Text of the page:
“The reports of my death are greatly exaggerated,” said Mark Twain.
If it had a voice, microfilm may say the same thing.
We’re still finding a lot of microfilm out there. While microfilm in good condition that is easy to scan appears to have been widely scanned, we’re finding some very challenging film.
Though there aren’t a lot of companies that scan microfilm, it seems the ones that are left offer some very low prices.
The problem: poor quality microfilm needs greater care in processing that only comes from a high-quality process performed by experienced people. Beware of quotes that sound to good to be true, because they are. Here’s why.
Microfilm Scanning Best Practices
To properly scan microfilm, you first need microfilm scanning equipment that is well-maintained. Considering that much of the microfilm out there has been exposed to light, has been damaged by humidity or flooding or is otherwise in poor condition, one must take great care when scanning it so no further damage is done to the film.
The resulting images then need to be evaluated for image quality so the documents on them are legible. Image processing that includes auto cropping, de-skew, de-speckle, and background removal can all increase legibility. But how do you know for sure? It’s imperative that each image be viewed by quality control personnel.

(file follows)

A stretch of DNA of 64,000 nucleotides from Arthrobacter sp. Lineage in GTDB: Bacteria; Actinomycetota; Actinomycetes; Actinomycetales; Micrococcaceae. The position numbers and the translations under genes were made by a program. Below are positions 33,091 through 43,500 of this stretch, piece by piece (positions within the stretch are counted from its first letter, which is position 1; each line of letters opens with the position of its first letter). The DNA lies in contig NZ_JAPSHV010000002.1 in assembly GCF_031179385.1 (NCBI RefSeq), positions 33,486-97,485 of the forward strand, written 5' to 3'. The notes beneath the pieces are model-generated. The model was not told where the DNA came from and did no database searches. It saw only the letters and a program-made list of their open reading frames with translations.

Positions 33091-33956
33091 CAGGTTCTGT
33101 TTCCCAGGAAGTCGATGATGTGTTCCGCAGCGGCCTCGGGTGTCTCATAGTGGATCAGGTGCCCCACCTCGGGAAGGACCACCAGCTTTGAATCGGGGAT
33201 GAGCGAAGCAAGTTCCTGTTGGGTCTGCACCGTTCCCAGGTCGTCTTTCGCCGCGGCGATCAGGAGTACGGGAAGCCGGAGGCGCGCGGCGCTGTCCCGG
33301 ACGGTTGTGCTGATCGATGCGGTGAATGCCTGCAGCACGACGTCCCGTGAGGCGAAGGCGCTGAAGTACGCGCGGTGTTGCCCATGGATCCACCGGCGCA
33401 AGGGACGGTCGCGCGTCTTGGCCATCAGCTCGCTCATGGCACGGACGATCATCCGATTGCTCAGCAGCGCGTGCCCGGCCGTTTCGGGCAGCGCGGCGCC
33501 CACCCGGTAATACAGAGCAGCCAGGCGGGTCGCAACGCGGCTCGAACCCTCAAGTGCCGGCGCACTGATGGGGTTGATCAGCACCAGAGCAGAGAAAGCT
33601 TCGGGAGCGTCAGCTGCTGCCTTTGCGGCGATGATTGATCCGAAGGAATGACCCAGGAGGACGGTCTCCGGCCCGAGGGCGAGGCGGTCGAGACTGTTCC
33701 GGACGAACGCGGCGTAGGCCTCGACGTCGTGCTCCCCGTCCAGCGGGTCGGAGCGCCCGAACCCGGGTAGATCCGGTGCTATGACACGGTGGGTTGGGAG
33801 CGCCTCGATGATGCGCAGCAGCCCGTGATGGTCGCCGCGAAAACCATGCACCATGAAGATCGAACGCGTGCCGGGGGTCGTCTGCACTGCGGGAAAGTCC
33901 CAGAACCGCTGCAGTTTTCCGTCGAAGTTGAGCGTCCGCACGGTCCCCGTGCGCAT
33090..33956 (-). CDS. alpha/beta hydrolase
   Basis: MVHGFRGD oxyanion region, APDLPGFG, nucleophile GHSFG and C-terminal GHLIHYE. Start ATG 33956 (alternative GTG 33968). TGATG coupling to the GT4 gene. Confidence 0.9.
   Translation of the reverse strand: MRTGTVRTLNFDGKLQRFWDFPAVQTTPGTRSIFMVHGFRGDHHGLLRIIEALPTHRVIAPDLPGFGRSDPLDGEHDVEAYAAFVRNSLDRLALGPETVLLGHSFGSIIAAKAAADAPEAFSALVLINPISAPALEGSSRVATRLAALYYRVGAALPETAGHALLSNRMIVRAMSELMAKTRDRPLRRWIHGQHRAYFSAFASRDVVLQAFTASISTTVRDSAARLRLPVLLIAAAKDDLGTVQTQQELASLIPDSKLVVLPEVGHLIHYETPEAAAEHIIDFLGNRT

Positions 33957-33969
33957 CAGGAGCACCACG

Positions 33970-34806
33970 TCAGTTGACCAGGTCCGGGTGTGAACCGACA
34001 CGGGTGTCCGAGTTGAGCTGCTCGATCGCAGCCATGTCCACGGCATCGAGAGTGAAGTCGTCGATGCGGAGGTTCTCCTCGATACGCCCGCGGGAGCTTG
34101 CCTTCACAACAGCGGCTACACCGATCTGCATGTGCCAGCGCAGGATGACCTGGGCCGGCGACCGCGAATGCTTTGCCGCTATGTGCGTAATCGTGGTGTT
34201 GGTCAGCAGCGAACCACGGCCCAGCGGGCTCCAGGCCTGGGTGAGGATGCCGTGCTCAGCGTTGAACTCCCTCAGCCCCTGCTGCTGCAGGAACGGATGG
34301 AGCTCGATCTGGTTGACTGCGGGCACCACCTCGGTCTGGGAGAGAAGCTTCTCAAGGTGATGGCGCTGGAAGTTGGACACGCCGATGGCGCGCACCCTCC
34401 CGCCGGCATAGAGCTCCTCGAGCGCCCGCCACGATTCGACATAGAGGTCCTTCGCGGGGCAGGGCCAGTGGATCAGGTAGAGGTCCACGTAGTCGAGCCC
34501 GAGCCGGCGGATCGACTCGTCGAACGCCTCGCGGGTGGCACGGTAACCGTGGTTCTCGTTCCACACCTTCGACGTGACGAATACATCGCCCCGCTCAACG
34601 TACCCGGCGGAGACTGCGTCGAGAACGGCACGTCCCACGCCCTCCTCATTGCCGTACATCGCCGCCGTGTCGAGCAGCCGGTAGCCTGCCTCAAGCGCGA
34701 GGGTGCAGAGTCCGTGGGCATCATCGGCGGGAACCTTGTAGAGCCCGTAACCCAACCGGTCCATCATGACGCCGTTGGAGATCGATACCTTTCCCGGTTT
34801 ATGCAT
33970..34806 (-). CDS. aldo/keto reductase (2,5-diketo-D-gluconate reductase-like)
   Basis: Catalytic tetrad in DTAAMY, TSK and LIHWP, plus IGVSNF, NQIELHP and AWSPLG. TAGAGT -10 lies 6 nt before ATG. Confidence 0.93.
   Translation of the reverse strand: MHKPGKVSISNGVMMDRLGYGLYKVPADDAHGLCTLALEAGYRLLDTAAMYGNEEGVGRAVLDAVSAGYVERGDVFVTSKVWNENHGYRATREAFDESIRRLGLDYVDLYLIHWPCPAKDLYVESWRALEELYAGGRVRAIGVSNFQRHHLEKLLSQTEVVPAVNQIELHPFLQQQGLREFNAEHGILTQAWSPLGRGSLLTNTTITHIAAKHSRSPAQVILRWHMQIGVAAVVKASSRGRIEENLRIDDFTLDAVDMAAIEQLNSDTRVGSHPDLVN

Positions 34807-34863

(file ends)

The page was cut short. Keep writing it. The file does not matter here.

Ensuring Fast Future Retrieval
Once scanned and digitized, do you want to find documents from microfilm at some point in the future? If so, two processing steps are critical:
- Optical Character Recognition (OCR): enables full-text search of machine print; “zonal OCR” can also extract machine print from pre-defined portions of documents if you don’t want to run OCR over the whole document
- Indexing: while some indexing can be automated (e.g. OCR and creation of file names as documents are scanned), you may want to add meta data to some or all documents to aid their future retrieval
Finding the Right Partner
In order to ensure that microfilm is carefully performed, that documents are legible and that they can be quickly found later, it’s important to work with a company that is experienced with microfilm scanning and can help you determine which options work best for you – sometimes quality trade-offs need to be made to meet your budget. Finding a microfilm scanning provider that is willing to scan a portion of your film to determine the right process for you is a good way to start.